Title:Entering through the Side Door—A Usage Analysis of Web Presentations
Authors:Joan Nordbotten
Publication:MW2000: Museums and the Web 2000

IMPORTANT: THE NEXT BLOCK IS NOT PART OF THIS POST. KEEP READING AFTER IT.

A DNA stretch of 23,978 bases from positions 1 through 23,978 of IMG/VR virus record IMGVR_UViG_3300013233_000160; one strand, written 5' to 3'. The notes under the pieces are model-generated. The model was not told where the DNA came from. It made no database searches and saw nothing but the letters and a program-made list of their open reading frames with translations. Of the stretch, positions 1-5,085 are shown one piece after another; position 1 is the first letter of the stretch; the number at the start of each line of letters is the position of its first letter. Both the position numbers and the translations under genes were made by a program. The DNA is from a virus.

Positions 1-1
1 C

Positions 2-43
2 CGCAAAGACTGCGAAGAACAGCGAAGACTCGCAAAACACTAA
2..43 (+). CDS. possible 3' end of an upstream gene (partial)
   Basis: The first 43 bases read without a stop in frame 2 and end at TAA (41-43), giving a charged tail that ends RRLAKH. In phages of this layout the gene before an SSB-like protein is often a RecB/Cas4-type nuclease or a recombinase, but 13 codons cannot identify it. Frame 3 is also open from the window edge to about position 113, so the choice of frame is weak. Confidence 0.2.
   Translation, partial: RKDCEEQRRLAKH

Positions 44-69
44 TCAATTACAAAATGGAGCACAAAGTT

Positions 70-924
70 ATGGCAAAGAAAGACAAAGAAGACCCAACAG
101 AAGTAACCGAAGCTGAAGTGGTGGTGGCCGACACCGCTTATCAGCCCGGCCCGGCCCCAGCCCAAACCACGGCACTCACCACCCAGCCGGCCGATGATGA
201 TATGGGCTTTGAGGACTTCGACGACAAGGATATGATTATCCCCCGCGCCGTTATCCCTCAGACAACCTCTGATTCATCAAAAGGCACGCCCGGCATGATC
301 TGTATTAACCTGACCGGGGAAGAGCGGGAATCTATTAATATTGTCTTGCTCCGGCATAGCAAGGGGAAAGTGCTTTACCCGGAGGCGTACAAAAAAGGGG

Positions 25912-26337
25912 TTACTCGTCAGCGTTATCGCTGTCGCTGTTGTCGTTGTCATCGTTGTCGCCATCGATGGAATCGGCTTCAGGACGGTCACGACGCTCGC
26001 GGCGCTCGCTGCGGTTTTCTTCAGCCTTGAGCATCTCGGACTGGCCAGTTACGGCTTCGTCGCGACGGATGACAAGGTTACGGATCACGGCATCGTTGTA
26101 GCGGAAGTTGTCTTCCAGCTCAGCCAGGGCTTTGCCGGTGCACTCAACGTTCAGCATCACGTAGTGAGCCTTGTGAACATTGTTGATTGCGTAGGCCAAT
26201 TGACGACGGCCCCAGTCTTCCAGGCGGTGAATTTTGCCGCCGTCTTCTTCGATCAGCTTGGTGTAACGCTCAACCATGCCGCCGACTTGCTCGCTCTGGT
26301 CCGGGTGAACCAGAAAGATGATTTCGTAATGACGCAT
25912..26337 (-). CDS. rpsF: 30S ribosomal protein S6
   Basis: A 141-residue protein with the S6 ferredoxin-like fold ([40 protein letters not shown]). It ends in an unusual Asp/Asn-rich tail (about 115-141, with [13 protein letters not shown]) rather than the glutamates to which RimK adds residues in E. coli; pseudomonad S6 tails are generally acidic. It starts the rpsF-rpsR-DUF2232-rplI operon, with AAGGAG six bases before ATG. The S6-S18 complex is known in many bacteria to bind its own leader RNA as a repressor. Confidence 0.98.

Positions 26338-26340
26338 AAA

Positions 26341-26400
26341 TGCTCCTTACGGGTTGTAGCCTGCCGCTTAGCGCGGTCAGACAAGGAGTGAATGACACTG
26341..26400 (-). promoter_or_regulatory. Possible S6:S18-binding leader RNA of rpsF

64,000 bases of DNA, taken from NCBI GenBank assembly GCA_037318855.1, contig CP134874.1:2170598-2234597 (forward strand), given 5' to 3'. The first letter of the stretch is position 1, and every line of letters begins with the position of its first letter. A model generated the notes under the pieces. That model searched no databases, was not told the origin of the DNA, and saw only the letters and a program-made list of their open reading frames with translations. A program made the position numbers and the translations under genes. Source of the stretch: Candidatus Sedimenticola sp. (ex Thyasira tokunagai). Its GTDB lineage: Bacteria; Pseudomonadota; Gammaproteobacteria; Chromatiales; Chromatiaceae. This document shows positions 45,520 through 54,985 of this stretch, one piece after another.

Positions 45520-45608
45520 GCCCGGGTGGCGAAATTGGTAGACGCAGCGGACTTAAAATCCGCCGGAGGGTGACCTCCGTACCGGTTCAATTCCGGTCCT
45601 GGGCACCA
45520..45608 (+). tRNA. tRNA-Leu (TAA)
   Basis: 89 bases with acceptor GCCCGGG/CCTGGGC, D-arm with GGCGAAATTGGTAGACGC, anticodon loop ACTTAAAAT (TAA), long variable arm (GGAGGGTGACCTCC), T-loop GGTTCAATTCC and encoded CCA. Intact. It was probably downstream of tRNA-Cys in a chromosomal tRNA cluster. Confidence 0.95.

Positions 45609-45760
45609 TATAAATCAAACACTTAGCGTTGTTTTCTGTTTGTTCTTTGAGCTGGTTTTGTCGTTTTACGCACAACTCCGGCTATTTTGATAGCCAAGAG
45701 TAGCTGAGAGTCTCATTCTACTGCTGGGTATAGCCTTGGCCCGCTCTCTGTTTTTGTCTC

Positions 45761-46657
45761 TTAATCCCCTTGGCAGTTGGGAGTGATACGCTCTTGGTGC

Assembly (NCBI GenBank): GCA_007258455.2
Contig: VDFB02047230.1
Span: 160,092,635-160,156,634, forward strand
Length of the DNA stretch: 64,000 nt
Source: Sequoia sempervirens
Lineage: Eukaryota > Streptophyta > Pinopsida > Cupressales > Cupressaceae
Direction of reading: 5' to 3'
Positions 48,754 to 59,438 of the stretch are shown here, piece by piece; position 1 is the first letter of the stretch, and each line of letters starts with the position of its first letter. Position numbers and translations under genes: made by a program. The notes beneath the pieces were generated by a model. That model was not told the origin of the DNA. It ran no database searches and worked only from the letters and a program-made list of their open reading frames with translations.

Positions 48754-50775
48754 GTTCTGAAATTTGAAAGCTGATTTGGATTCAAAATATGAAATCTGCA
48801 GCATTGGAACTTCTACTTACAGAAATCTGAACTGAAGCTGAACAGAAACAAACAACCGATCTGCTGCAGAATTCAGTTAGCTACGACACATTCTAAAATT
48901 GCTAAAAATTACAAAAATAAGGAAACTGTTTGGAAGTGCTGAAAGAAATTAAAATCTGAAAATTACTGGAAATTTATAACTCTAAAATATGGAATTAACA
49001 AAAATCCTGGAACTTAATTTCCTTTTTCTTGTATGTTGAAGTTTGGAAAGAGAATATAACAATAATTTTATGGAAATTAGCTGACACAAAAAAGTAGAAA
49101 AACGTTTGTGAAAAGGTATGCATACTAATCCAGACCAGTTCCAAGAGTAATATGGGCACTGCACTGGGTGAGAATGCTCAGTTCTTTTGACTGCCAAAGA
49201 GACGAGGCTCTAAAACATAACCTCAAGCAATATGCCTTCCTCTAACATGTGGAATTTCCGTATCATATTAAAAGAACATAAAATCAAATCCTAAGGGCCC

Guidelines for Web site design include presentation structure and the use of descriptors for each component page. A hierarchic structure facilitates theme development through initial presentation of thematic context followed by thematic details placed within the structure. However, a presentation with well described detail pages invites search engine entry through the “side-door,” i.e. directly to detail pages within the presentation structure by using the page descriptors. A virtual visitor can quickly get lost, loose interest, and go away, without discovering the context of the retrieved information. This paper presents a 3-year usage study based on the log data collected from a hypermedia exhibit designed to present a sampling of research projects in the social sciences. The exhibit has resided at 3 locations, in a natural science museum as part of a traditional exhibit, as an information kiosk, and currently as an independent Web site at Users from the general public of each location were free to explore the exhibit. The underlying purpose of the study has been to study usage patterns for in-house hypermedia presentations vs Web presentations. If the usage patterns observed for in-house presentations are similar to those for Web presentations, than they could be used as guidelines for Web presentation development. Our data shows little similarity between the in-house and Web usage patterns. Most, 80%, of the Web sessions were started from a search engine request, of which 60 % started at a detail page. These latter sessions were significantly shorter (p=0.00039) than sessions begun at the start of the exhibit.